You can now see a trend in some of the latest weekend Pennsylvania Democratic presidential primary polls and the analysis: Senator Hillary Clinton has regained the momentum in her battle against Senator Barack Obama, leads 3 to 5 percent — but analysts believe the undecided voters will likely break her way, which means her victory is likely to be far larger.
And then there are other variables: who will turn out in greater numbers? Older (Clinton voters) or younger voters (Obama)? Which campaign organization has more boots on the ground, carpools for voters, and voices on the phone banks? NBC Political Director Chuck Todd:
A new MSNBC/McClatchy/Pittsburgh Post-Gazette poll of Pennsylvania indicates things are staying fairly competitive in the Pennsylvania Dem primary.
The poll of 625 likely Dem primary voters was conducted Thursday and Friday and showed Clinton leading Obama 48-43%. Considering the 4% margin of error, it means Clinton’s lead is inside the margin.
So it’s highly likely Clinton will win.
Still, the poll is consistent with what the campaigns and other reputable polls have been showing and that is Clinton getting close to 50% and Obama struggling to climb over 45%.
So what happens on Tuesday? Well, let’s take a look at the undecided vote. Going inside the poll’s demographics, one finds the highest undec. totals in the more rural parts of the state; that’s not good news for Obama. In the so-called “T” region of the state (i.e., almost everything between Philly and Pittsburgh), Clinton leads 51-37 with 11% undecided; this is one of the few demographic groups sporting double-digit undecided.
Two other interesting cross-tabs with high undecideds also indicate the potential that undecided vote will break for Clinton. Among bowlers (24% of the electorate) and gun owners (38% of the electorate), Clinton leads big. She’s up 54-33 among bowlers and 53-28 among gun owners; There were 13% undec. among bowlers and 17% undec among gun owners.
Wouldn’t it be an irony if the voting is close, Obama loses, and it’s eventually blamed on his lousy bowling?
So while the poll shows Clinton with a narrow lead (and arguably a narrowing lead), the clues inside the numbers indicate this is her race to lose and that her lead could expand. Should this race end up as close as this poll indicates (i.e. 5 points or less), then this means many of these undec. potential Clinton voters decided to stay home; If the come to the polls, she could see her lead climb to over 5 points.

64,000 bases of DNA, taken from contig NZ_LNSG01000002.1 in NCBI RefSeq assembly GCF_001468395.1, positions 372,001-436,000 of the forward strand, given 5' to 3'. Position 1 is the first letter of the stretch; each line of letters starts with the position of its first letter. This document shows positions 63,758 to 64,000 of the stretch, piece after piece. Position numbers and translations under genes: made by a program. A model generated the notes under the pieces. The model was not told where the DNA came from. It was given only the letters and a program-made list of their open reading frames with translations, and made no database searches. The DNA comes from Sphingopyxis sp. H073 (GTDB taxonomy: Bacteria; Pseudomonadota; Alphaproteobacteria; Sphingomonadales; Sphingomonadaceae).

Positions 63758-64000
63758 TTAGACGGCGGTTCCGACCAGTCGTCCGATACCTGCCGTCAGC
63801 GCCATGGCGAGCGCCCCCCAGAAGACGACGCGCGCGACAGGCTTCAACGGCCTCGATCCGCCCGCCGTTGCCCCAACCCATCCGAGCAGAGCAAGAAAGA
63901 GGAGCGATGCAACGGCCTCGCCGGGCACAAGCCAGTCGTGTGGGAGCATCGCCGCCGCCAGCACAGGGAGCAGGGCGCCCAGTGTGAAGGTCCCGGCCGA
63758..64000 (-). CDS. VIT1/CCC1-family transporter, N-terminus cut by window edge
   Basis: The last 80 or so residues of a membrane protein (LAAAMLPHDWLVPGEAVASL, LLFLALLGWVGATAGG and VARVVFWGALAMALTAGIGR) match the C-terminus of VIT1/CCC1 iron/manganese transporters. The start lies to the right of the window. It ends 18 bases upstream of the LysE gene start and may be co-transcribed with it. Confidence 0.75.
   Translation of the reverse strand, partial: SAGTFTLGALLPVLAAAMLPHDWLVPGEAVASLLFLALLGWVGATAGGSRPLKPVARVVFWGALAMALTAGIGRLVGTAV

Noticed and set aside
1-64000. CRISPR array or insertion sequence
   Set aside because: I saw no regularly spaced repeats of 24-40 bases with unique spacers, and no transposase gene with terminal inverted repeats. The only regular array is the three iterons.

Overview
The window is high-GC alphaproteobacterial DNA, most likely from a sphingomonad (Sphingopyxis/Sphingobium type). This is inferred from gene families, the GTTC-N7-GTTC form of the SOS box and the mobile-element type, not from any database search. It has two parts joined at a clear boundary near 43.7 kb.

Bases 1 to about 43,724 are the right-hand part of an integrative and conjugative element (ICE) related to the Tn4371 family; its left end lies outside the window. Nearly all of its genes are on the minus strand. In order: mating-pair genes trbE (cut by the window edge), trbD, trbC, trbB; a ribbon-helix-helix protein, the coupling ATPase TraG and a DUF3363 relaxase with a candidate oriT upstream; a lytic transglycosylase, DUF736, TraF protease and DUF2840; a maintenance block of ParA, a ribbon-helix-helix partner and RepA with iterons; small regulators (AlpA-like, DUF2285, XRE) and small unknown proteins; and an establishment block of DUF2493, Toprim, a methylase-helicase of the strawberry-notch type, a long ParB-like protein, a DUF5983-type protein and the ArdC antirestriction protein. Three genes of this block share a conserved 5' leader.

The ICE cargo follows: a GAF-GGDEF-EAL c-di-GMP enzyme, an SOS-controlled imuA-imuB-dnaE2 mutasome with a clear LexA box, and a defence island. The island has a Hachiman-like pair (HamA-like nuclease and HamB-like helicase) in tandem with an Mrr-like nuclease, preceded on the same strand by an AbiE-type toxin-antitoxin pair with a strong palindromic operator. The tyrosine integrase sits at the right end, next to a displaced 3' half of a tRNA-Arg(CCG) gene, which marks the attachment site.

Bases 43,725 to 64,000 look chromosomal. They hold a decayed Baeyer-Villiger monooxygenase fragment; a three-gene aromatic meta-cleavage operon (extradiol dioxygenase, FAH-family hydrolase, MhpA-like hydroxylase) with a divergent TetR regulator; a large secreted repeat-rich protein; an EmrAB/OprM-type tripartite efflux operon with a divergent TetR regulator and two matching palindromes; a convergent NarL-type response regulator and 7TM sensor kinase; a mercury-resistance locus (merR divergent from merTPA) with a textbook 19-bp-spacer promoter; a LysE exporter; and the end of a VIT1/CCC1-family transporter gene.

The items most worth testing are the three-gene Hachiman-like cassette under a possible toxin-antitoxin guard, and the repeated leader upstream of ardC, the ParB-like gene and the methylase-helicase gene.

And that’s the game Tuesday, not if Clinton will win, but how big will her victory be. She’d like to net more than 200K in the popular vote which she would only get with both a large turnout (approx. 2 million total) and a 10 point victory.
Meanwhle, Zobgy sees the race nail-biting tight with a 3 percent Clinton lead:
New York’s Hillary Clinton remains barely ahead of rival Barack Obama of Illinois leading up to Tuesday’s presidential primary in Pennsylvania, a new Newsmax/Zogby daily tracking poll shows.
Her advantage is a statistically insignificant three points, 46% to 43%, over Obama, as support in the race ebbs and flows within a tight margin—she led by five points yesterday. The two-day tracking survey, which was conducted April 18-19, 2008, included 11% who were either undecided or supported someone else.
Some analysts the past few weeks have suggested Pennsylvania will be like the Ohio race, where polls won’t be accurate indicators because the undecideds will go lopsidedly for Clinton and give her a big margin. Clinton supporter New York Senator Chuck Schumer is predicting a “significant” Clinton win on Tuesday.
And just a look at the campaign this final weekend shows a host of factors that could impact the vote:
Democratic presidential candidate Barack Obama is attracting record numbers of young voters — but will a demographic known for low turnout vote in enough numbers to defeat Hillary Clinton in the graying state of Pennsylvania?
Attracted by opposition to the Iraq war, antipathy to President George W. Bush or Clinton — and Obama’s aura of “hope” — Pennsylvanians in the 18-29 age bracket are rallying, registering and switching parties like never before.
At the University of Pittsburgh, a “power rally” by Pitt Students for Obama got 2,000 students to register as Democrats in order to vote for the senator. The state does not allow independents to vote in primary contests.
–The effectiveness of last minute campaigning. Clinton and Obama are both criss-crossing the state. Who will prove to be more effective? Obama is now going door to door to seek votes. He has also been campaigning by whistle stop.
–Obama’s campaign is facing a “culture clash” in Philadelphia that could prove harmful.